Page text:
High Museum of Art Discovery Backpack via Sue Rodman

Photo credit: Sue Rodman / Atlanta TravelingMom

The painting was of two circles and a swish, but in my son’s eyes, it was two people hugging. I love that painting now and that story is one of the reasons I love Atlanta’s High Museum of Art for kids. Here are five other reasons why the High Museum of Art is a great destination for kids of any age.

1. Discovery Backpacks

The painting discussion above came about while my boys and I toured the museum using the free Discovery Backpacks. There are two versions that help kids (and adults) discover some of the pieces in the High’s permanent exhibit. Not only does it give parents questions to engage kids, but there are also hands on materials, like a large canvas and paint brushes, so kids can not only look, but touch.

2. Greene Family Gallery

Younger kids will love the Greene Family Gallery where they can let their creativity soar. This is another area for touching. My boys enjoyed building structures just like the High’s architect Robert Meir, using the large soft geometric shapes. I thought the found objects that have magnets attached so they can be arranged and re-arranged on the metal board was a genius idea I could do at home to inspire my budding Howard Finster, a famous Georgia folk artist.


3. Family Programs

The High works hard to engage families. Programs include Toddler Thursdays, Family Tours and Arts and Rec Family Fun Days where they have special performances as well as themed art workshops. As the mother of teens, I appreciate the specialty teen programs. The High Museum of Art has a teen council that helps them plan and execute special evening events, just for teens.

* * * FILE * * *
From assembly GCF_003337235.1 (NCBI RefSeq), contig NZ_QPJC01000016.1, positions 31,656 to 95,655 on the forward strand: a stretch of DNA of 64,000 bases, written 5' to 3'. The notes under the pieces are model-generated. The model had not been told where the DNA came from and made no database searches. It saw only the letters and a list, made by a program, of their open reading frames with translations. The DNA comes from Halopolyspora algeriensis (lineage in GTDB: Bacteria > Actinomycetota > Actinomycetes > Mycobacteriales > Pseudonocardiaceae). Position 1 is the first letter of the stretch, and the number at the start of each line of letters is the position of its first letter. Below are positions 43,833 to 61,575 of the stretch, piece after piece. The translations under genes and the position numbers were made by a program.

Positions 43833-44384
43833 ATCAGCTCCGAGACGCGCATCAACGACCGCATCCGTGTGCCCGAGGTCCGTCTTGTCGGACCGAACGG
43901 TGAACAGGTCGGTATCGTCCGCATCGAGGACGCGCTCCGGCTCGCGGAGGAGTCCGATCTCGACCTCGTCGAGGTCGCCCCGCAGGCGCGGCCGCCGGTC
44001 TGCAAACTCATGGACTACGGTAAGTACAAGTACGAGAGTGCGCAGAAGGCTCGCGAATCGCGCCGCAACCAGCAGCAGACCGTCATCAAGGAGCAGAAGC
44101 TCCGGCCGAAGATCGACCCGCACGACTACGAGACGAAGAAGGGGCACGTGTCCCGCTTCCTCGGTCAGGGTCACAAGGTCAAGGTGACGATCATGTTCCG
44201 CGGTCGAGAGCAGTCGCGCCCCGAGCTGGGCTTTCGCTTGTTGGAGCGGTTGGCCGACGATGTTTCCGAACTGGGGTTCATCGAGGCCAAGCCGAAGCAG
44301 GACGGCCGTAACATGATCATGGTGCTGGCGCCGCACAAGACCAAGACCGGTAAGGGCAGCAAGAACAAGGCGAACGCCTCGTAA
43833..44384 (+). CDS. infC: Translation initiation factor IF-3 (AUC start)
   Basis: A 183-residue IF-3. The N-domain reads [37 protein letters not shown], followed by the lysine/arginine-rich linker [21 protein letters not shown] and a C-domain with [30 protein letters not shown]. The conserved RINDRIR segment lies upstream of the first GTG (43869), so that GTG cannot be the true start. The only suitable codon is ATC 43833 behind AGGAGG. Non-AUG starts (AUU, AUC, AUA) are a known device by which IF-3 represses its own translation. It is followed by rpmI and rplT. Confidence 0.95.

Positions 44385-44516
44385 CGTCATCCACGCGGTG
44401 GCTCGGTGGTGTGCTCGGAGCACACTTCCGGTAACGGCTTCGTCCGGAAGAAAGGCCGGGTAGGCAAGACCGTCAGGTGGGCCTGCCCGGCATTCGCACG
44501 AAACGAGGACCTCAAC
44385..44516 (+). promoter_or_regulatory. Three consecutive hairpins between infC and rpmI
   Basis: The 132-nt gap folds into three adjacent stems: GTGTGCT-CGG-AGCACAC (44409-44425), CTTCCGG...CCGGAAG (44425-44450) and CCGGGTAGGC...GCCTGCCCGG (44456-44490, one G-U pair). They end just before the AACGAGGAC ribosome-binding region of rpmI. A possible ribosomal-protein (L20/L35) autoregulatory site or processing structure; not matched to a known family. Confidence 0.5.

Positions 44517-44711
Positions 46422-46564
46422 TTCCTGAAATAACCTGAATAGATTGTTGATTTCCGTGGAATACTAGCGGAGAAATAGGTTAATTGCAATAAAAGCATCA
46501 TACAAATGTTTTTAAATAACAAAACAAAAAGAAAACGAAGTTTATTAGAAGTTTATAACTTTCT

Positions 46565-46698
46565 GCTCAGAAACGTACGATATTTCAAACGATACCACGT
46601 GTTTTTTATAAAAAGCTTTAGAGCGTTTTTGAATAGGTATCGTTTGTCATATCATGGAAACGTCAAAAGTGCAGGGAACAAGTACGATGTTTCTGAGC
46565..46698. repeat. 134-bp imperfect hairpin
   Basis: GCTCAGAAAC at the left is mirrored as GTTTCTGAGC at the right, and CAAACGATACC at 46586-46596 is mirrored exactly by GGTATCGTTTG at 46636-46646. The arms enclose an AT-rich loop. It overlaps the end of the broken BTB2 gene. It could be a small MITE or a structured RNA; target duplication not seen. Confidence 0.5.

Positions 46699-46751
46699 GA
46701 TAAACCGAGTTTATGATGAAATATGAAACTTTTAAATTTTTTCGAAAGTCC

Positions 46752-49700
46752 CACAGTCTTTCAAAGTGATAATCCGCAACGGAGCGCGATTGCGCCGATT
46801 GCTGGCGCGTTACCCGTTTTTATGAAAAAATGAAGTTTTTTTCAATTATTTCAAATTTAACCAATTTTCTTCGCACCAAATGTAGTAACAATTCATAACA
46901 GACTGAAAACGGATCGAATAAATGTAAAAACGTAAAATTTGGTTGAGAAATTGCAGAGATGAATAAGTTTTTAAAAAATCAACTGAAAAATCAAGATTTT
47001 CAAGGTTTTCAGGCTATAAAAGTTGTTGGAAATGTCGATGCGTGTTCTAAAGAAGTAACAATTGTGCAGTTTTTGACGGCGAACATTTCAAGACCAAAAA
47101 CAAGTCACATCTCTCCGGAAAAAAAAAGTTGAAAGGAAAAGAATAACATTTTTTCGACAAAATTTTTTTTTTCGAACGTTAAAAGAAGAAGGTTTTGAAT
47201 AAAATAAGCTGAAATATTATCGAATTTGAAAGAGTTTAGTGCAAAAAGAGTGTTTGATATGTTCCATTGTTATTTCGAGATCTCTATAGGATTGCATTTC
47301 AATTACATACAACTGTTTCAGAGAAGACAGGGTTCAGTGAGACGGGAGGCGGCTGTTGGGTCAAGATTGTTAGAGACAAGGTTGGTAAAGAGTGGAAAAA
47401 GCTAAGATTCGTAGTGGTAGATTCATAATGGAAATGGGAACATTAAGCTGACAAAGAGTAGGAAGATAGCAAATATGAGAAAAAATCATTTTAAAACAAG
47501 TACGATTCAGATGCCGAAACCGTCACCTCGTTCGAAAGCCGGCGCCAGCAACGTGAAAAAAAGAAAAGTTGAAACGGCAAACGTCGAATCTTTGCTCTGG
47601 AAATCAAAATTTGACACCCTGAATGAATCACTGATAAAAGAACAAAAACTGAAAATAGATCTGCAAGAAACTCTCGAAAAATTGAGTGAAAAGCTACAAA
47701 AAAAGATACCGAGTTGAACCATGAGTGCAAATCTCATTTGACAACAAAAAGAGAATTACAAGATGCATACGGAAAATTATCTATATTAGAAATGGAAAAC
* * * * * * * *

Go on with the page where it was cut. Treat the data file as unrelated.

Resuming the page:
4. Parents’ Night Out

The High is a great place for a date night or girls’ night out, too. Table 1280 is a hip restaurant/bar located across the piazza. I’ve enjoyed Friday Night Jazz in the museum too, but my favorite was a wine tasting paired with special tours of the latest exhibit.

5. Inspiring Exhibits

The High always has interesting and inspiring exhibits that often are on the edges of what I would consider typical art museum fare. One of our earliest visits was for an exhibit on the Terra Cotta Warriors of Asia. Although beautiful, there was also a great history lesson. The Art of Jerry Pinkney showcased children’s book illustrations, as well as a history lesson about the dearth of African Americans represented in children’s literature. Through Sept. 7, 2014, the High Museum of Art is showcasing Dream Cars, one-of-a-kinds concept cars that push the envelope of design and performance. It’s an exhibit about imagining, designing, and then creating the impossible. For each featured exhibit there is a kid’s audio tour, which helps engage children. I know my kids always seem to perk up when they have an electronic in hand.